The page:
We have an application which uses TCP/IP. Although it's not really a
client-server application, the equivalent of our "clients" (Windows 95
run at both the remote and central sites whilst the "servers" (which is
machines running a TCP/IP stack) are at the remote sites. The central
needs to dial the remotes if backup lines are required, not the other
This is the way that it needs to work for financial reasons (ISDN
billing). For info, the remote sites have 1603 routers running just the
basic IP feature set but we have IPX feature packs available for them if
necessary but it's easier to leave them alone than to update them if we
don't have to.
The TCP/IP side of things is absolutely fine. We have Kilostream routes
remote sites with ISDN as "proper" backup links (backup interface dialer
the ISDN BRI's all in one pool and each dialer interface pointing at a
different remote site). Kilostream TCP/IP and backup TCP/IP work fine
IGRP pretty much takes care of all that).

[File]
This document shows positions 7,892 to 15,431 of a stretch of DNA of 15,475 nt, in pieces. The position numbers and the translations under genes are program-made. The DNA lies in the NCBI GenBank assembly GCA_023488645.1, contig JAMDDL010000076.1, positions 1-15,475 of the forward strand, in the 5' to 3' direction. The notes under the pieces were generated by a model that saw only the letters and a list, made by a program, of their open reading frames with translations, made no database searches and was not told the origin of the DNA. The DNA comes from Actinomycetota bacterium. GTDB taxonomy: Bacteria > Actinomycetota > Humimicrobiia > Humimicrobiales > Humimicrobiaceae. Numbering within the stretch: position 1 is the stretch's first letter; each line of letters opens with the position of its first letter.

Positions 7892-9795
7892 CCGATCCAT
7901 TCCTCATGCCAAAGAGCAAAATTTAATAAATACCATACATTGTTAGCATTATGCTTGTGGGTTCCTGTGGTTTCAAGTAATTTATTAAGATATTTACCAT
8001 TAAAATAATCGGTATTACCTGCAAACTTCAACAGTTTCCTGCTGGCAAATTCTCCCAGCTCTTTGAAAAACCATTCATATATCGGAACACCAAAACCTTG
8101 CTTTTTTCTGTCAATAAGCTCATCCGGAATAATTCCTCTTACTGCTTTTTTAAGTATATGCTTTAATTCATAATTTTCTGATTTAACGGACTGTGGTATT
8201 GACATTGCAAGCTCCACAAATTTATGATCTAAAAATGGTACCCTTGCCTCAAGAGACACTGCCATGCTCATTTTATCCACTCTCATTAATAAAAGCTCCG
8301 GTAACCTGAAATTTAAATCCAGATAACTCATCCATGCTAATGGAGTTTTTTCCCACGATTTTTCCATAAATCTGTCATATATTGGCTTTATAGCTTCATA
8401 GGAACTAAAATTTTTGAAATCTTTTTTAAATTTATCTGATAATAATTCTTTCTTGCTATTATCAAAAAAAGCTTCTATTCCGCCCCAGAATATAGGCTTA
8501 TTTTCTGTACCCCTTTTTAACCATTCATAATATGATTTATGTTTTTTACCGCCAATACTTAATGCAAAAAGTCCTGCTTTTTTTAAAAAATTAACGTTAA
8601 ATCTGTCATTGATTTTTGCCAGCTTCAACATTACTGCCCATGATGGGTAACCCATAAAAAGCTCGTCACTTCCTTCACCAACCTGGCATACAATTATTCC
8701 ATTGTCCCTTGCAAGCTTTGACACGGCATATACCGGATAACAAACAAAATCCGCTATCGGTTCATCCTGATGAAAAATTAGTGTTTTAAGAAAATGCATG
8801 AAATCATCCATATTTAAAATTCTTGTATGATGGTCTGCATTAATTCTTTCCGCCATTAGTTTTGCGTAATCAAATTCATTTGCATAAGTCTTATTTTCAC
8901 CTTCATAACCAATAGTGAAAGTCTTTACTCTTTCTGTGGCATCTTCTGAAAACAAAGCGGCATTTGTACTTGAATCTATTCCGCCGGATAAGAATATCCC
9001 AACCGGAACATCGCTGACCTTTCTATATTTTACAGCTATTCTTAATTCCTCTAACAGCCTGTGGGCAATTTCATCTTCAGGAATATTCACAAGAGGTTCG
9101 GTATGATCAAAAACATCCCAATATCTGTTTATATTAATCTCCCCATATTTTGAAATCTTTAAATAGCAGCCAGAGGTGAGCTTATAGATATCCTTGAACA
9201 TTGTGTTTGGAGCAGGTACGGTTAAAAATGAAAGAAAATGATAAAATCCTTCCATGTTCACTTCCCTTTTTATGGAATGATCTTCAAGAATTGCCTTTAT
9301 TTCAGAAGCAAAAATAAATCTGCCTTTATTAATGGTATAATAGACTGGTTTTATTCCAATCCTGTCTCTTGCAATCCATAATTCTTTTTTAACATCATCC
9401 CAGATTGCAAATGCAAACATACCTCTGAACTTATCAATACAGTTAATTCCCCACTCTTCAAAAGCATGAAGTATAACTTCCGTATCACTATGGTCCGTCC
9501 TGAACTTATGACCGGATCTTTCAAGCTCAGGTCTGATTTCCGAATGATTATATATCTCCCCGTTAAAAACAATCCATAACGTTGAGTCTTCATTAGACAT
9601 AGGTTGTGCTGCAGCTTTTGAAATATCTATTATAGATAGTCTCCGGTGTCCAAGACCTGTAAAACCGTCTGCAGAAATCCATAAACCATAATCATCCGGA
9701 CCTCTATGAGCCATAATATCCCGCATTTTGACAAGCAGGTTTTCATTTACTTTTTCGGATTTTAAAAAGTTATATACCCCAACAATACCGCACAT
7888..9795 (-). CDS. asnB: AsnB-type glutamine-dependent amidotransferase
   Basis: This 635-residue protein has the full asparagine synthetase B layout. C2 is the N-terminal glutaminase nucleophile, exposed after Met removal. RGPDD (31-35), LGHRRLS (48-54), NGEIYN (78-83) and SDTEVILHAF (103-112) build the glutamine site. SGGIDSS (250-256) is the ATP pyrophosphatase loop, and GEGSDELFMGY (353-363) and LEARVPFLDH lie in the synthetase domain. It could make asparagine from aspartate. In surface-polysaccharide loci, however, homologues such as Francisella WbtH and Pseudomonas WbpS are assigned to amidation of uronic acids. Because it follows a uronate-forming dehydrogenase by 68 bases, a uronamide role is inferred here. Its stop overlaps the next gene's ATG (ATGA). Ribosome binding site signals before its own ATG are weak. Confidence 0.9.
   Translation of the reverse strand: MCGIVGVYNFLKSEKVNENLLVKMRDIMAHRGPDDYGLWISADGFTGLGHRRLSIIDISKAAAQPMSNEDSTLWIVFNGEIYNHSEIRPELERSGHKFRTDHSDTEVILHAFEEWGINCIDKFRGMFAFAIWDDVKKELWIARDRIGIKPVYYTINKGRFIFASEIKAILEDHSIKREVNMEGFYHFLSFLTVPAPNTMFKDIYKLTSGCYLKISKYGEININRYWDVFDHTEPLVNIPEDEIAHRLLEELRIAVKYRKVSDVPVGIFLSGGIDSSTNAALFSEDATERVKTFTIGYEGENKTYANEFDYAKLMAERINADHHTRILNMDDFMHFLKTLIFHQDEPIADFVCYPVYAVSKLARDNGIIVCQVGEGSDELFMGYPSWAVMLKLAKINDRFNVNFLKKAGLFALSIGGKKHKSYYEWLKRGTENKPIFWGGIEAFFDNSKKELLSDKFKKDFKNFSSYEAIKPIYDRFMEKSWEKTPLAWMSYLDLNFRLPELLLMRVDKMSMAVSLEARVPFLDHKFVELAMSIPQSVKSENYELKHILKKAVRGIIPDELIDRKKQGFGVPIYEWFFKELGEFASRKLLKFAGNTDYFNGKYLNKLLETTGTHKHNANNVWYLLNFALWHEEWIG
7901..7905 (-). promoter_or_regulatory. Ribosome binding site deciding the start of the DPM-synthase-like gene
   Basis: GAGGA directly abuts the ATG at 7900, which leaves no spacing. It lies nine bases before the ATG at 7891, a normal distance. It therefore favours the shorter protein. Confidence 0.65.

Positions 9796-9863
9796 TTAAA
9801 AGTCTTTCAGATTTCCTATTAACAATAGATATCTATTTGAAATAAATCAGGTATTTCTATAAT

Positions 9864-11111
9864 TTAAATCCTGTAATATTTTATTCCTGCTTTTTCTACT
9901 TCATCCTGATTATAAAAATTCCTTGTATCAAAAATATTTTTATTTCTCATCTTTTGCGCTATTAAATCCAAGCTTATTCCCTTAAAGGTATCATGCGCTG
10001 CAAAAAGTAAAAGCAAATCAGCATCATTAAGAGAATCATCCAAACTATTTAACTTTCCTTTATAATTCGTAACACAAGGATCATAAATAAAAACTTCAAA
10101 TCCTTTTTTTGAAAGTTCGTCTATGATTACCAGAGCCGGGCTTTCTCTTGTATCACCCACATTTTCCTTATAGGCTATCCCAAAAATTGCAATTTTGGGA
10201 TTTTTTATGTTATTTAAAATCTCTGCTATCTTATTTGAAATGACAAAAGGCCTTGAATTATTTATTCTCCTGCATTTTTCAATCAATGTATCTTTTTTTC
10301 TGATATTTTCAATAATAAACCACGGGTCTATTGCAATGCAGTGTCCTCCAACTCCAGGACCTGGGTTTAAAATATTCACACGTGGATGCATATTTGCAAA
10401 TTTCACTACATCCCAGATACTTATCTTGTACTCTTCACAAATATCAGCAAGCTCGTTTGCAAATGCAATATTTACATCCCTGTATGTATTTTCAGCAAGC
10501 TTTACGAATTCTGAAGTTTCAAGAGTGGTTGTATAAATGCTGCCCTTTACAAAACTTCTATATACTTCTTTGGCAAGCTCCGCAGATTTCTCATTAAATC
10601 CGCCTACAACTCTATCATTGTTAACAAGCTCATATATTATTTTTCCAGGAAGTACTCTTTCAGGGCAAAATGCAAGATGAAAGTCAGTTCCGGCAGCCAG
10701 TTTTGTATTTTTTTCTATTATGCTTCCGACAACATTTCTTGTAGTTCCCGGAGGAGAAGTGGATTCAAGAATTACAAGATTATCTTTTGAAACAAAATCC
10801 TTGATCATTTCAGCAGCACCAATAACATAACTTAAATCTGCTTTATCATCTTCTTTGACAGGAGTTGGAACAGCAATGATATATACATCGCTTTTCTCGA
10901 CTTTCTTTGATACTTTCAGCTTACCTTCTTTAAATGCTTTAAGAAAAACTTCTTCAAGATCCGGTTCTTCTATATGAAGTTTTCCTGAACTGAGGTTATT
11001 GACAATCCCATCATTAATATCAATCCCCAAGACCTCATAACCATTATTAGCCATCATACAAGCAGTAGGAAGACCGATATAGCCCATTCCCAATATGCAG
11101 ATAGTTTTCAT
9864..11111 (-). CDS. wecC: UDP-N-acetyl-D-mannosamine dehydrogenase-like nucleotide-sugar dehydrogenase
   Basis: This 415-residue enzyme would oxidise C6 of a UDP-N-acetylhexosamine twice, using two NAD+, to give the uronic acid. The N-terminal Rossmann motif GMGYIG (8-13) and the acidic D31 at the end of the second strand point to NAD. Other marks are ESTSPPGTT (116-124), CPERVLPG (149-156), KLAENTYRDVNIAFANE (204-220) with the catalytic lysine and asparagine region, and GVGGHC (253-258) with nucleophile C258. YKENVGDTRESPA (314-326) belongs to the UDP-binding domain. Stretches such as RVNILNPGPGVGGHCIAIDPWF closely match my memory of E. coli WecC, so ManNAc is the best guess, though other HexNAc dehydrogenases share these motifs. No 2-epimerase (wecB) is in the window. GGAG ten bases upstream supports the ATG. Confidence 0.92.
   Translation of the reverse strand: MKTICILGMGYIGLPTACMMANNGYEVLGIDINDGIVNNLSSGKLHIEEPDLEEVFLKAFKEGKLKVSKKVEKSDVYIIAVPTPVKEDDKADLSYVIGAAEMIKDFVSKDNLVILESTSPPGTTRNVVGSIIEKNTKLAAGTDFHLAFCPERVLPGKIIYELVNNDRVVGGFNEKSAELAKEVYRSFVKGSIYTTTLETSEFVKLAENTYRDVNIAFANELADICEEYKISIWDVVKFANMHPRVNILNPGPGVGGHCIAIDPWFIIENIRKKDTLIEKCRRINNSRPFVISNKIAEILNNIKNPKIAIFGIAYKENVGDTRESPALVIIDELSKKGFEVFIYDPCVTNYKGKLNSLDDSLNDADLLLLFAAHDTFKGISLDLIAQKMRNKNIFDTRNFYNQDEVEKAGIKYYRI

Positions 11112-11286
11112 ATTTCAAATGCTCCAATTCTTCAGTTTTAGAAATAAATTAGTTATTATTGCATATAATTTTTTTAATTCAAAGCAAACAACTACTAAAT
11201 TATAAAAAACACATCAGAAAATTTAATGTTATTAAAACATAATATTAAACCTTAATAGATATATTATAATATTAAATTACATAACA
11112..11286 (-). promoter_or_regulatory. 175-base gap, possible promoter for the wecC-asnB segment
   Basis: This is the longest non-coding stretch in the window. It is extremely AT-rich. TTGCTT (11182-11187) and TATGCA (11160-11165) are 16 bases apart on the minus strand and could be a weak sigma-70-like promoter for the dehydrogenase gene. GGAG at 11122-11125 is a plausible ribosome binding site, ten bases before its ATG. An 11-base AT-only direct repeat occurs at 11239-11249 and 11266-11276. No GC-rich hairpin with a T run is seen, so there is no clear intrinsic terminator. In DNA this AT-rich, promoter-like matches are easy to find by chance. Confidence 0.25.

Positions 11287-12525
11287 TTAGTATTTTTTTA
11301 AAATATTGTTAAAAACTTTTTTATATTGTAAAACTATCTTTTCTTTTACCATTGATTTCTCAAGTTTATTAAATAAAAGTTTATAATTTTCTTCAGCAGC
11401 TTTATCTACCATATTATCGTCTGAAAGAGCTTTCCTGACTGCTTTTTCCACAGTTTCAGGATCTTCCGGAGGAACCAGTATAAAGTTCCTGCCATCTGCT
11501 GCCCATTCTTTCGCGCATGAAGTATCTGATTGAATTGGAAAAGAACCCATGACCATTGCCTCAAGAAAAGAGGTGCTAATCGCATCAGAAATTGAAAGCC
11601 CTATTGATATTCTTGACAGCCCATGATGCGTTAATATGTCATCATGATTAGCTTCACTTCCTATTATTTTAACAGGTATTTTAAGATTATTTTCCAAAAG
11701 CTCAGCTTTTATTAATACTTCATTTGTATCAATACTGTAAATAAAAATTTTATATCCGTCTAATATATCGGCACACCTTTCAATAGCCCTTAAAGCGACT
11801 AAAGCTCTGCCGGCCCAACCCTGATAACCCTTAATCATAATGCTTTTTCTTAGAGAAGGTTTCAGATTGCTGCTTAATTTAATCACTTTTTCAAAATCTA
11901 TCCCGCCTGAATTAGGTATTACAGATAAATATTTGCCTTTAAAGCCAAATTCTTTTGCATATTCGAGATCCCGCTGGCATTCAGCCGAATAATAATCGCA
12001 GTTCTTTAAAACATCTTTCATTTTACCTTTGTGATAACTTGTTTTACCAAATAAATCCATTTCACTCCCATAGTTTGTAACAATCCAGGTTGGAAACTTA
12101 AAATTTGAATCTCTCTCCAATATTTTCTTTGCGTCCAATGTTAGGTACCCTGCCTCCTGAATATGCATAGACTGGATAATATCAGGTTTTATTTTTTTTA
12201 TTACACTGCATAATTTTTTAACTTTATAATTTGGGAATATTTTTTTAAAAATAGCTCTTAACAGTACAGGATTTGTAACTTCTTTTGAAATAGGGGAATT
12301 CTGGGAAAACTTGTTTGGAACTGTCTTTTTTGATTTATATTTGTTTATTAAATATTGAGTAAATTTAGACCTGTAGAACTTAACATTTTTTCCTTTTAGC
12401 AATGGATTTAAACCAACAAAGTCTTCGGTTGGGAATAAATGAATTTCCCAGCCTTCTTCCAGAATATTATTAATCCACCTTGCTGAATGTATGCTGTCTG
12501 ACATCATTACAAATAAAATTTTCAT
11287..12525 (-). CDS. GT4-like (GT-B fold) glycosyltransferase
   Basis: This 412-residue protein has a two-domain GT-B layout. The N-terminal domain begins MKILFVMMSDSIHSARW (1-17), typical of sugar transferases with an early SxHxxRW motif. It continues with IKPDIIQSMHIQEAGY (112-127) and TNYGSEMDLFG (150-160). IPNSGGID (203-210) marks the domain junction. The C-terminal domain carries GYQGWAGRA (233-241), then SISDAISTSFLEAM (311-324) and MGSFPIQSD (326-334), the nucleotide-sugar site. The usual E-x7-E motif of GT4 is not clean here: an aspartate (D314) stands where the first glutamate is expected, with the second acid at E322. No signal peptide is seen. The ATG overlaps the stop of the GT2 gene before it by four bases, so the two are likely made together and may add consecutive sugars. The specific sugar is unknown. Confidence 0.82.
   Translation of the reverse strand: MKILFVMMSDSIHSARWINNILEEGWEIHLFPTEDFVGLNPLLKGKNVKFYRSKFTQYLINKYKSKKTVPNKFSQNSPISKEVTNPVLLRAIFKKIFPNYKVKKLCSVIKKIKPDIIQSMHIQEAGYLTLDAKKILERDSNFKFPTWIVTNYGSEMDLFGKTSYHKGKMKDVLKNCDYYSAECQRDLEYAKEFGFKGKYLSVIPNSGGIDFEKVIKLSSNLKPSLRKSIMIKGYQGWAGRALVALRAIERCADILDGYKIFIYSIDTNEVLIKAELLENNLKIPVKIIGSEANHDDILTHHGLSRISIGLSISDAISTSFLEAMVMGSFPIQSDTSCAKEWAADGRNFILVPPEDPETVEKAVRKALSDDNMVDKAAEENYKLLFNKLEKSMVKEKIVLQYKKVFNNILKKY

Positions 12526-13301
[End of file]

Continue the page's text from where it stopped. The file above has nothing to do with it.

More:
In order to make our software updates easier, we would like to have
our Windows 95 machines at each site from the central site. Although we
FTP clients/servers to pass files we would rather use standard Windows
networking (IPX, Netbeui, whatever) and share out the drives/directories
each site using Windows 95 file sharing. (It doesn't seem to work over
I am using bridging over the serial links to successfully provide this
if I either force the kilostream to fail (or if it fails of it's own
ISDN backup links don't seem to carry the same information. We need the
lines to carry everything that the serial links do and stay connected
permanently until the Kilostream comes good. However, on ISDN backup the
Windows 95 machines disappear from the Network Neighborhood and cannot
using the normal Windows file sharing connectivity.
Everything I've tried to make this work over the ISDN links has failed.
anyone got any ideas? Am I going about it the wrong way? Should I be
another protocol completely (IPX for example) along with our TCP/IP?
I decided not to post the configuration files straight away in case
"Oh, its obvious, you probably aren't doing X-Y-Z" but I can provide the
files if it will help. And any help will be VERY gratefully received.
I've been scouring the (next to useless) manuals, online help, Cisco's
web site and DejaNews for clues about this, all with no luck so far.